The MADA moderators talk frequently about their biases, and about how to acknowledge and address them. The moderators have engaged the group on challenging topics, and have polled members on what subjects to include in or exclude from discussion. At the same time, this particular group doesn’t practice elections: moderators choose other moderators, and there are layers of responsibility even among moderators. Justine and Tria are the only ones who can decide whether someone can join the group. The next moderator tier, which Mark is a part of, includes people who can approve posts that go into the main discussion, while moderators in the third tier tend to the comments but don’t approve members or posts. In this way, the moderator group is its own structured community, with its own rules and practices. They have their own side conversations on Facebook; that’s where they give one another a heads-up before approving a potentially controversial post.
Jess describes the MADA moderation style as “heavy,” and it is. In the time she spent working with Facebook groups, Lisa says she noticed a trend when it came to how much time moderators spent on their groups: “The more active a mod was, the more time they spent in the group, meant that the group was more civil and had better discourse.” She was quick to say that time spent, rather than any particular philosophy, correlated with group civility, but also that defining excellence in moderation was a slippery exercise: “There wasn’t one objective definition we used for a better moderator.”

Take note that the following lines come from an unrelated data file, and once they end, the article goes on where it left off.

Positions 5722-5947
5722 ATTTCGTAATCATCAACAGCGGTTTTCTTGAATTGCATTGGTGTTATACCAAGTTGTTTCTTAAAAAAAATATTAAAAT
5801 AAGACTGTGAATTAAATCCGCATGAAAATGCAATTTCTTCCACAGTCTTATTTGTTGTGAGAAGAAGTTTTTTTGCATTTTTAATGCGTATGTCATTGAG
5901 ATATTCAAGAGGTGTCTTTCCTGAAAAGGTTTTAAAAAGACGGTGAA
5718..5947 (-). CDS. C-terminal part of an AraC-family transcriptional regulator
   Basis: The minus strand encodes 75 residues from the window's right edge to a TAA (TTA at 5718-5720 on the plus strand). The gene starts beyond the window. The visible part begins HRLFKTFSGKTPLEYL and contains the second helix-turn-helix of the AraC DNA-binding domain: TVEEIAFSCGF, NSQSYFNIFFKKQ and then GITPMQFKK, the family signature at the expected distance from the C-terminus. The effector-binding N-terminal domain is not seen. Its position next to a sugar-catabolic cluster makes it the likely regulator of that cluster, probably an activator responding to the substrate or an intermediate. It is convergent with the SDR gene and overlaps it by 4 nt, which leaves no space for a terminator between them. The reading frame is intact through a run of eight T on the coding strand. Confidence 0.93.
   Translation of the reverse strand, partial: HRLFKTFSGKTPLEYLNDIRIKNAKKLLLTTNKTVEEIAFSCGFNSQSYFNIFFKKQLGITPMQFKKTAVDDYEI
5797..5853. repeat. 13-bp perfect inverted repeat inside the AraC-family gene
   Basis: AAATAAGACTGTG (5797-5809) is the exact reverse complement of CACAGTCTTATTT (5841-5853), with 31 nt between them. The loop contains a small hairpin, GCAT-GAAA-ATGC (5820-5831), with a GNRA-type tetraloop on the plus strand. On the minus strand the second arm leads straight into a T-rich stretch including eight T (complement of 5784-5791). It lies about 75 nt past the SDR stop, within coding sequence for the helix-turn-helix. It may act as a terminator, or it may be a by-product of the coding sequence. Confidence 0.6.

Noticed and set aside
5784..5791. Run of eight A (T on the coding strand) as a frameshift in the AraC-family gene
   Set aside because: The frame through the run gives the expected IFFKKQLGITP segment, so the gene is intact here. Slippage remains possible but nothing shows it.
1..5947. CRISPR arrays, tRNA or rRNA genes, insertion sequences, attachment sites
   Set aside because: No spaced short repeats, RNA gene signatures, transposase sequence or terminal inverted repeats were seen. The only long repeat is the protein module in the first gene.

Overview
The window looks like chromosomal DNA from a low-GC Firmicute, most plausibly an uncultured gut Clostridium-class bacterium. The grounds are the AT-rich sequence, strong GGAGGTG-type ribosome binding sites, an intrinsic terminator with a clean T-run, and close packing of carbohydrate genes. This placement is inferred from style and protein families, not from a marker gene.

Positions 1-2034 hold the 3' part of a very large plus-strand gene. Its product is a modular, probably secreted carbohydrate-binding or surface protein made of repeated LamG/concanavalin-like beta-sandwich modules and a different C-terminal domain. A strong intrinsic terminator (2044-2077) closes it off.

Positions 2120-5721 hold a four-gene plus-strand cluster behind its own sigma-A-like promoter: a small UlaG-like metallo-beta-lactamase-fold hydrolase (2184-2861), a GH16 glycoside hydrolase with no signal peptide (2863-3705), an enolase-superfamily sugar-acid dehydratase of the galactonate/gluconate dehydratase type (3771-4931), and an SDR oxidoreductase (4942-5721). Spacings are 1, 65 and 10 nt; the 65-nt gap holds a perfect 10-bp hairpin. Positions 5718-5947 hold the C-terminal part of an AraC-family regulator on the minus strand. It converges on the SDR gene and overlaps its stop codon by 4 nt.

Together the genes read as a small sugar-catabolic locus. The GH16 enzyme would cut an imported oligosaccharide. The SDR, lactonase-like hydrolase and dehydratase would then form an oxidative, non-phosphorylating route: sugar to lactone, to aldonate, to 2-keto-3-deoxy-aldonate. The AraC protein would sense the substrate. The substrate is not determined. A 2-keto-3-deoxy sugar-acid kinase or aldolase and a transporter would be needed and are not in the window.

Jess does perceive the group as being more conservative than liberal. She recently moved back to the United States, and now lives in a suburb of Boston. She describes herself as more centrist than many of her liberal neighbors, and wonders if that isn’t true for her Facebook group, too. “If you were to poll most participants in the group I think you’d find all of us on average are more centrist than the population,” she said. “Because we are open-minded enough to come to the middle to discuss with the opposing side, but if you’re more rigid in your belief system then it’s really hard to find goodness in the other side.”
It’s hard to say whether the group is more centrist than average. Research has shown that both conservatives and liberals tend to perceive partisans—of both parties—as more extreme than they actually are, and themselves as more alone in their centrism than they actually are.15
But the same research also suggests that moderates might not be as prone to that bias as stauncher partisans.16
It’s not inherently surprising that an online political discussion group will attract people who have a higher-than-average interest in political conversation, or that a group dedicated to common ground will be more appealing to those who hold moderate views. Justine and Tria mentioned feeling alienated from or frightened of Trump voters after the 2016 election, but Mark and Jess both describe being intrigued by “the other side” long before they joined MADA. Mark had made efforts to seek out wide-ranging political discussions, attending what he describes as a “drunken philosophy” evening at a local bar. It’s possible that the people who join MADA are more open to political disagreement to begin with, but it’s also possible that the group has shaped and reinforced its own identity over the years.
Surprisingly, who people voted for in 2016—or who they’re voting for in 2020—sometimes seems beside the point. In one recent comment thread, members debated the virtues of an opinion piece by New York Times